WHEN it comes to hot air ballooning, there are two kinds of people: those who haven't done it and those who are dying to do it again.
My wife and I now fall into the second category. In October we took off in one of the 700 balloons that launched the 2005 Albuquerque International Balloon Fiesta, annually the largest gathering of hot air balloons in the world.
As many as a million people come to Albuquerque during the 10-day fiesta each October, but fewer than 1,000 visitors get to go aloft. Only 50 of the balloons rising on that first morning carried paying guests like us.
We gathered in the chilly predawn with the other riders and observers at the 72-acre Fiesta Park to watch the balloonists prepare. Before day dawned, at about 5:45 a.m., half a dozen radio-equipped "scout" balloons went up to check wind conditions. About 5 knots is considered ideal. Much above 15 knots and the mass ascension would be postponed.
A steady stream of hot propane blasts started to inflate our multicolored balloon, booked through an outfit called Rainbow Ryders. Once the balloon stood erect, eight of us plus the pilot crammed together in the small woven basket, barely able to turn around.
We rose silently into the skies over Albuquerque about 30 minutes after sunrise. It was breathtaking. Within minutes, hundreds of other balloons rose all around us. Most were traditional spheres, but monkeys fly in the skies here too, as did a pink elephant and a giant Pepsi can.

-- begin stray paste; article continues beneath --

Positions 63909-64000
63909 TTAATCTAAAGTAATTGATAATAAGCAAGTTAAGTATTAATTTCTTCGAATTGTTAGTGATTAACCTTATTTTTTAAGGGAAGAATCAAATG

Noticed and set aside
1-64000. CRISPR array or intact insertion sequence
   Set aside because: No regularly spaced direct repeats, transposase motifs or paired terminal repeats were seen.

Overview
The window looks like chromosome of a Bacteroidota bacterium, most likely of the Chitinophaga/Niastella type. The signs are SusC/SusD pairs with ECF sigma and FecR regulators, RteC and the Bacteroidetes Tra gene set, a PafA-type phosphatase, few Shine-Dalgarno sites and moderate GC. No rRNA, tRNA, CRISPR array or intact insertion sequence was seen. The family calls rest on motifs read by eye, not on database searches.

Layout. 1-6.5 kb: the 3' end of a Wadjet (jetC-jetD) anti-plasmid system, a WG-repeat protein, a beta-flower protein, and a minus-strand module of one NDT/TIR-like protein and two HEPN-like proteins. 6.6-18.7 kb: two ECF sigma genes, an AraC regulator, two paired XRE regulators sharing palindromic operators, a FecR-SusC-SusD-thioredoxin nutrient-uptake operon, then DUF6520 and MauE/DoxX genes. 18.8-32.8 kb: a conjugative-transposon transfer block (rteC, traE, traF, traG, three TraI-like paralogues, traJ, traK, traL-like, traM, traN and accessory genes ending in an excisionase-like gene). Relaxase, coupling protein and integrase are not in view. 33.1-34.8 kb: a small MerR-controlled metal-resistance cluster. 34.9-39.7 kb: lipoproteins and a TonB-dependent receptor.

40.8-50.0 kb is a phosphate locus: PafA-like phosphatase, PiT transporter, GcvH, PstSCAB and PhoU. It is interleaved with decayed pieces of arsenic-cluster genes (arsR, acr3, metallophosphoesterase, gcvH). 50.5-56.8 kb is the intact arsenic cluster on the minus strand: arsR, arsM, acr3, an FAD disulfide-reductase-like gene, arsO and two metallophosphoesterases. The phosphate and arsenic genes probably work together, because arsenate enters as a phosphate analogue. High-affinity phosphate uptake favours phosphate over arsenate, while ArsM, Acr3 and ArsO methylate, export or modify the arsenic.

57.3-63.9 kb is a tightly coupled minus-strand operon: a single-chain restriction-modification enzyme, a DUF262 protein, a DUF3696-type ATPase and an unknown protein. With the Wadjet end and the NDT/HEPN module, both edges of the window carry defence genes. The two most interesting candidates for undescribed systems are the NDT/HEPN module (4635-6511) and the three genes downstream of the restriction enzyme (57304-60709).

Within an elevation of 500 to 2,000 feet, the horizon was filled with color. Each balloon slowly drifted south if it was lower in the sky and north if it was at the upper heights. The wind conditions, known as the Albuquerque Box, mean balloonists can take off to the south, then land back at Balloon Fiesta Park an hour later if they rise to the elevation where the winds are northerly.
We drifted south over the Rio Grande Valley for about 45 minutes before the pilot found a small, empty field in which to land. He told us to brace our knees into the basket wall and prepare for a bump or two. Oh, yes, occasionally -- rarely, our pilot said -- the basket tips when landing, so we gripped the railing tightly. We made one sharp bump on the ground, then landed smoothly, upright.
Eight next-up passengers had been chasing us along Albuquerque city streets in a van. They jumped from the van to help hold down the balloon, and we exchanged spots two by two. Within minutes, they were aloft and we were earthbound, longing to do it again.
\o7The 2006 Albuquerque International Balloon Fiesta is Oct. 6 to 15. Rainbow Ryders is the fiesta's official balloon ride operator. $295 per person. (505) 823-1111, www.rainbowryders.com.